Om Shanti Om

Dear Diary

I had a very stressful ten days recently, coping with daily change to my workflow in Delhi. I find my team here to be so unreliable and irresponsible it is sometimes hard to cope. I am not a scary Alan Sugar type boss, I just want a strong and supportive team.

I have tried asking my assistant to think over the weekend about how we can improve communication as we constantly misinterpret each other. She looks at me with a blank expression and when Monday comes the expression is the same. We tried everything, from writing instructions down and me setting practical examples but nothing works! She doesn’t seem to care about any of her responsibilities and this also extends to my pattern cutter who ran off to the village with zero notice halting my production and sampling for a whole week. He didn’t seem to think an explanation was necessary, nor did he think about his responsibilities to his team and work flow, he simply shrugs his shoulders.

I find this way of working difficult to understand as I think in Britain people do feel relatively responsible for their jobs and their colleagues. I can’t imagine simply not turning up for work or not paying attention and not listening to my boss.

Incompetence takes on a whole new meaning and so does yoga – my coping mechanism!


8 Comments to “Om Shanti Om”

  1. I think what’s missing is ‘loyalty’. My career is around Project Management and communication is essential. I do get staff who just simply turn up and want to know how much they will be getting paid – my response to them is that do you have a mortgage? If they answer yes then I know this person will work and wont take this job lightly. If they say no – I’m living as a tenant then I know this person will not take work serious, will have late nights every night and will not show brand and work loyalty.

    I’m currently involved in a couple of business ventures which I have set up along with a friend. When we hire staff we need to be very careful that were not hiring the wrong person. Or a person who does not give 100% when at work. What has worked is weekly meetings with all staff (either together or individually) end of week status report including a section to highlight good and bads, risks and concerns in the near future.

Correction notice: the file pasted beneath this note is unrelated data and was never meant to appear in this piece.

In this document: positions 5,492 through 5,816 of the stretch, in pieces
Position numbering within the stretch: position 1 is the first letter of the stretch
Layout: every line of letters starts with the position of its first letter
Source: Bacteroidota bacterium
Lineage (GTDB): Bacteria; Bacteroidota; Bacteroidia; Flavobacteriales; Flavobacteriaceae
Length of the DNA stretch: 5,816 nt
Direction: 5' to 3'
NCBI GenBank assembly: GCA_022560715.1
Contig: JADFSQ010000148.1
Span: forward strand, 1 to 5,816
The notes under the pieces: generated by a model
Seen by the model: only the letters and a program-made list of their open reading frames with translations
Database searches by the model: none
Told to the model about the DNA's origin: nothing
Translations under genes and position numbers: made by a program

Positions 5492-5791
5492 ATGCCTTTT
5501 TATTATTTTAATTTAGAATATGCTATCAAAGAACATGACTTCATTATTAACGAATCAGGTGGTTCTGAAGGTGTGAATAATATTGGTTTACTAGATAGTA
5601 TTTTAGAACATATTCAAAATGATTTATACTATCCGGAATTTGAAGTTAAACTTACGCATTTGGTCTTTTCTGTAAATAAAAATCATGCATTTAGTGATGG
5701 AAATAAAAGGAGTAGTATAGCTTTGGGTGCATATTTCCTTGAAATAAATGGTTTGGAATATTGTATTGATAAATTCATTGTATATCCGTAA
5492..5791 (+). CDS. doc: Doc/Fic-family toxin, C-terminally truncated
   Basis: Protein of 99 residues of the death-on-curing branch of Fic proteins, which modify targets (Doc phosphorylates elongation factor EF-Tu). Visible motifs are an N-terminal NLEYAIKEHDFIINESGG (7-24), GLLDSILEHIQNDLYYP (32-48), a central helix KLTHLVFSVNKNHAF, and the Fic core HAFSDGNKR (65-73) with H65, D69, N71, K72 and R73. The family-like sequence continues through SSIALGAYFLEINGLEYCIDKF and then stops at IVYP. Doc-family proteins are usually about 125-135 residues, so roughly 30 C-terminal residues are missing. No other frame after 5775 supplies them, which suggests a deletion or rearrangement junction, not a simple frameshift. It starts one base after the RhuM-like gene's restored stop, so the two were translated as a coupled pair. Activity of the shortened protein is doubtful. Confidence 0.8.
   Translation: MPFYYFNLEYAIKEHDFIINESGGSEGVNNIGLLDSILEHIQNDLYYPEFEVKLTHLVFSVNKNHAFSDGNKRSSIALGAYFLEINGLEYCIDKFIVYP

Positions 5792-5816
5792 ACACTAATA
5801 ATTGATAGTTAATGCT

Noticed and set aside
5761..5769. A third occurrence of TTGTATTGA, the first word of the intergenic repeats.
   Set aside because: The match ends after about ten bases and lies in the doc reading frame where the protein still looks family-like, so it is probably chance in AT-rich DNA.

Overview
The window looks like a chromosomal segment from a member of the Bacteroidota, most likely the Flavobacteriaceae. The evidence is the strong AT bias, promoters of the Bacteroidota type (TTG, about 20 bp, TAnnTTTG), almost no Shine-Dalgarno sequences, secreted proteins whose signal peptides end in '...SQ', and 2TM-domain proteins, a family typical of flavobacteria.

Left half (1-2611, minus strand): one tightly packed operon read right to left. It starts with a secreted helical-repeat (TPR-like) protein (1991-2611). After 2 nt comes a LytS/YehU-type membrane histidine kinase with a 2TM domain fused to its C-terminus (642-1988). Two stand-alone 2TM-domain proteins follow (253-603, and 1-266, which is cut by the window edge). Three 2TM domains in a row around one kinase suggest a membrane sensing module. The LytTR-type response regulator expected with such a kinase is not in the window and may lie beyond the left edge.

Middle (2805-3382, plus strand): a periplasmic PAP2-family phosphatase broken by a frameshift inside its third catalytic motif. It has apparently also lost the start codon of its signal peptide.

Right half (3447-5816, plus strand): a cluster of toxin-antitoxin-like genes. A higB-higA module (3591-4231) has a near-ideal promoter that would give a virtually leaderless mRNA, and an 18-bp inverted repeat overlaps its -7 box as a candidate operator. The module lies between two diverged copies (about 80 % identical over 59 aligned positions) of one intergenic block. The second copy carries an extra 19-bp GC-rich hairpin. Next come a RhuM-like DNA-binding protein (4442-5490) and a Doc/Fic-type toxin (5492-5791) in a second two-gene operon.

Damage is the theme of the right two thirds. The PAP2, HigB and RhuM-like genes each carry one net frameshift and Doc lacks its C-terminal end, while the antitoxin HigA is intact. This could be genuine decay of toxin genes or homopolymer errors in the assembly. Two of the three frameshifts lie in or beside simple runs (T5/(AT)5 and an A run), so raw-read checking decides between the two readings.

2. Isn’t it a bit simple to think that people without mortgages are irresponsible? I work in the city for one of the world’s biggest firms but still haven’t managed to scrape a deposit together. I do spend a lot on going out but I take my work responsibilities seriously.

    Bubbly if your assistant is worth it keep trying but maybe you should let her go? And the pattern guy?

  3. Oh my god – where do you live The British Asian Blog? Not in London, clearly!

    Taking out a mortgage now without a 30% deposit would be ridiculous in today’s climate – I don’t have a mortgage and work for a magic circle law firm. I find it offensive for you to imply that I take my job lightly, I certainly do not.

    I’m very much interested in how much I will be paid – why not? I work hard and hit targets that are linked with bonus payments. I would argue that I am commerically aware and know how much I am worth. If you can’t pay for my work, then I will work elsewhere.

  4. What on earth has a mortgage got to do with work ethics????
    Some people have phenomenal work ethics and some people just don’t.
    Also different cultures handle work ethics differently. I have worked all over the world and the country’s culture plays a big part. I remember once in Brussells, I had to go with my friend to the local council’s planning dept – they close the counter fifteen minutes before lunchtime because they can and will not serve you because they don’t have to and know noone will reprimand them.
    Bubbly, I feel for you. The stress levels must be really high and it is very hard to get anything done as you feel you are not taken seriously and you are constantly chasing your tail. It may be slightly different in Britain but I work in manufacturing and sometimes people just don’t turn up to work here too. They think they can go off for a week with no notice and it is ok. The rag trade is notorious for this attitude even in England. We had to sack people to change the culture here. I hope it works out for you there. As anon says, you might need to seek someone else.

  5. That cat is too cute

  6. I’m interested to know whether you think being a woman affects your work in India.

    How on earth is India able to compete with china, which seems to operate a very well-oiled efficient machine!

  7. I’m not sure I would be able to recruit anyone better it’s hard for me to believe but she is actually an improvement from the previous assistant.

    I’m not sure if being a woman affects my experience but my personality does. I feel that in India one has to act out emotions in a literal way and I am too British in this respect. If I don’t look disappointed or stressed out then no one will believe me. I have been advised by my peers to give my staff ‘a good shouting’ but it’s just not my style. An Indian expression I love: so now what to do?

  8. What an awful way to have to work .. but then how is India seriously competing with China with this work ethic?

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